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In re Beatty

Supreme Court of New York, First Department

March 2, 2017

In re Amira Beatty, Petitioner-Appellant,
v.
City of New York, et al., Respondents-Respondents.

          Glass Krakower LLP, New York (Bryan D. Glass of counsel), for appellant.

          Zachary W. Carter, Corporation Counsel, New York (Richard Dearing of counsel), for respondents.

          Friedman, J.P., Andrias, Moskowitz, Kapnick, Kahn, JJ.

         Order and judgment (one paper), Supreme Court, New York County (Margaret A. Chan, J.), entered July 20, 2015, which granted respondents' cross motion to deny the petition seeking to vacate a penalty imposed in an arbitration award dated June 30, 2014, and dismissed the proceeding brought pursuant to CPLR article 75, reversed, on the facts, without costs, the petition granted, and the matter is remanded to respondent New York City Department of Education (DOE) for imposition of a lesser penalty.

         The penalty of termination of employment was imposed by a hearing officer upon petitioner, a special education home instruction teacher, based upon the hearing officer's finding that petitioner had submitted time sheets falsely stating that she had provided instruction to a disabled student and inaccurately indicating that she had reported to certain DOE schools and libraries over a two-month period. Notwithstanding petitioner's misconduct, under the circumstances presented here, the penalty of termination shocks our sense of fairness (see Matter of Pell v Board of Educ. of Union Free School Dist. No. 1 of Towns of Scarsdale & Mamaroneck, Westchester County, 34 N.Y.2d 222, 233 [1974]).

         At the time of the incident in question, petitioner was faced with an extraordinary situation. Both she and the disabled student resided in Far Rockaway, Queens. On October 29, 2012, that area was damaged extensively by Hurricane Sandy. The homes of both petitioner and the disabled student were flooded and had no power or heat for an extended period, and petitioner lost the use of her car. Both petitioner and her student were displaced from their homes. In the aftermath of this unique disaster, DOE provided teachers with no guidance or information as to the instruction of students displaced by Hurricane Sandy, other than that displaced students would not be penalized. Petitioner contacted the disabled student's mother after the storm, but never provided educational services to the student. In January 2013, the student's social worker informed petitioner's assistant principal that the student had received no instruction from petitioner since the hurricane. However, that same month, petitioner had submitted documentation saying that she had provided such instruction. A subsequent investigation revealed that petitioner's time sheets contained the false information.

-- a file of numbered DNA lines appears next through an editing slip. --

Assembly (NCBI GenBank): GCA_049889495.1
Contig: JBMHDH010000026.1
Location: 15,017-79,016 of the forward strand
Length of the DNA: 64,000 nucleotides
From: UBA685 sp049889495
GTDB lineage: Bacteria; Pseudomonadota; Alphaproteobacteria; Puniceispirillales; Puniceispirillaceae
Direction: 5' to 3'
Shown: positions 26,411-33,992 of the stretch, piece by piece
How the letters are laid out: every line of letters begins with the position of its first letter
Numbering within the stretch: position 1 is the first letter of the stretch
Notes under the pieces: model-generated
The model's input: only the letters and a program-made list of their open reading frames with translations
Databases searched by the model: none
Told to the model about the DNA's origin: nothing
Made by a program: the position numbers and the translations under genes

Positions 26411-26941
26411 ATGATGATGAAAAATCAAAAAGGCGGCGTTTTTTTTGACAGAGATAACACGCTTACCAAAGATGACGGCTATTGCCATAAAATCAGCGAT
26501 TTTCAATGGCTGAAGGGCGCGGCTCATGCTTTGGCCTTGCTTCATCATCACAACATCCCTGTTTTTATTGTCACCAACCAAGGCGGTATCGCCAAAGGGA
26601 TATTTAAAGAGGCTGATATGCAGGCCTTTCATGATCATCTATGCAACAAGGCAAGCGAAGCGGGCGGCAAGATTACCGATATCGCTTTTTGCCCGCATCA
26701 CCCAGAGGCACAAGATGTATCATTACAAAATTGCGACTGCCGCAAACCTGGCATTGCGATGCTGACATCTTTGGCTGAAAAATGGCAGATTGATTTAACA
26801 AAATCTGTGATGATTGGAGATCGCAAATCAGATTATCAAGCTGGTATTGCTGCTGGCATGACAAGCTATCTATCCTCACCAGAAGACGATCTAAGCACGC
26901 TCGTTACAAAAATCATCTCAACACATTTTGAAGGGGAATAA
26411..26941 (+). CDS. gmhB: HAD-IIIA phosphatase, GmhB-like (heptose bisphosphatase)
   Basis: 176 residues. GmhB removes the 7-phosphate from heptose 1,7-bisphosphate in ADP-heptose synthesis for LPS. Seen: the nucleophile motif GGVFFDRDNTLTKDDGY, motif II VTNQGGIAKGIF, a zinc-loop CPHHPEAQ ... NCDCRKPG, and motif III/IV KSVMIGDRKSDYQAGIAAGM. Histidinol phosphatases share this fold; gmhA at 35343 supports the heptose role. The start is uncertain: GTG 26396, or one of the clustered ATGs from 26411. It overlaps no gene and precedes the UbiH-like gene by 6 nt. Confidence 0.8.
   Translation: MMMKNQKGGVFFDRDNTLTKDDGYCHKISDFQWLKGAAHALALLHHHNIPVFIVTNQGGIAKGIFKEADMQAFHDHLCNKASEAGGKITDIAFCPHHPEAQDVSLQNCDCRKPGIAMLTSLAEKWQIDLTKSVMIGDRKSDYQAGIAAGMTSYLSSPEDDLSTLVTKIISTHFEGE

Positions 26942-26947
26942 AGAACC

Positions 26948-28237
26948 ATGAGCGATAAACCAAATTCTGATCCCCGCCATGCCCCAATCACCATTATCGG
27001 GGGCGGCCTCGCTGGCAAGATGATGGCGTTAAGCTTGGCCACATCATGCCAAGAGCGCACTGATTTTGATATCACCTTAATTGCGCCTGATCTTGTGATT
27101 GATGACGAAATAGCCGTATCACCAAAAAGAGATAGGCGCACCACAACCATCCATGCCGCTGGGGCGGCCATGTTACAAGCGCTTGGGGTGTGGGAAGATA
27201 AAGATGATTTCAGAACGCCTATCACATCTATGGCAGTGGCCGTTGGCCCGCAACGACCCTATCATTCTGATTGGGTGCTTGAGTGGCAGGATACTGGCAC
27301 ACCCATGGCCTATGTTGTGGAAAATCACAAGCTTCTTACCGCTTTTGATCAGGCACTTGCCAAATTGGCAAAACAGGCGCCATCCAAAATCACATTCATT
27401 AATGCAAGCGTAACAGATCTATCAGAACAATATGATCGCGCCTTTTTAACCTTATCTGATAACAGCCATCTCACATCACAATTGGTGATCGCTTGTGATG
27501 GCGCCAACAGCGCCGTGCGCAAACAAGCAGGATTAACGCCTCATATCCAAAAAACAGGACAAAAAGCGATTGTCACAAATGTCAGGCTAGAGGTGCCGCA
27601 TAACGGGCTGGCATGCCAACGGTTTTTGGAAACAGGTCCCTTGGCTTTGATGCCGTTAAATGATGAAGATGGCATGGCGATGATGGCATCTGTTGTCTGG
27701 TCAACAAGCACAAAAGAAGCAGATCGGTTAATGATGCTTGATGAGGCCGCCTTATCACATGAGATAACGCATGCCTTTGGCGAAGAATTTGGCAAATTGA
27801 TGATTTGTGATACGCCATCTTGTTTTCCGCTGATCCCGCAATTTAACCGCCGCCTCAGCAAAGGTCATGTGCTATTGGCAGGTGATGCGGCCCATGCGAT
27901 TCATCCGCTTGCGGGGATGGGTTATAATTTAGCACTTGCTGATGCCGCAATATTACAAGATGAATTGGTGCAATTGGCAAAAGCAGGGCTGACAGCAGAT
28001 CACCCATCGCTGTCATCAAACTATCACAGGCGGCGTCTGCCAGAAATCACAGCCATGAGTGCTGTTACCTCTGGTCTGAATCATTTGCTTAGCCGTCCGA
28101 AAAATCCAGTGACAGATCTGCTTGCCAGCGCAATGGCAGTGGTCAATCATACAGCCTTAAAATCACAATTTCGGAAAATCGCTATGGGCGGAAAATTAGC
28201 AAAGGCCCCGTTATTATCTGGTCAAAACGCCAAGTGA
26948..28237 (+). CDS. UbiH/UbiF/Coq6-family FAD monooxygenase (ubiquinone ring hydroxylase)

As the Court of Appeals has explained, and as we have recently reiterated, "a result is shocking to one's sense of fairness if the sanction imposed is so grave in its impact on the individual subjected to it that it is disproportionate to the misconduct, incompetence, failure or turpitude of the individual, or to the harm or risk of harm to the agency or institution, or to the public generally visited or threatened by the derelictions of the individuals. Additional factors would be the prospect of deterrence of the individual or of others in like situations, and therefore a reasonable prospect of recurrence of derelictions by the individual or persons similarly employed. There is also the element that the sanctions reflect the standards of society to be applied to the offense involved" (Matter of Bolt v New York City Dept. of Educ. (145 A.D.3d 450');">145 A.D.3d 450, 451 [1st Dept 2016], quoting Pell, 34 N.Y.2d at 234).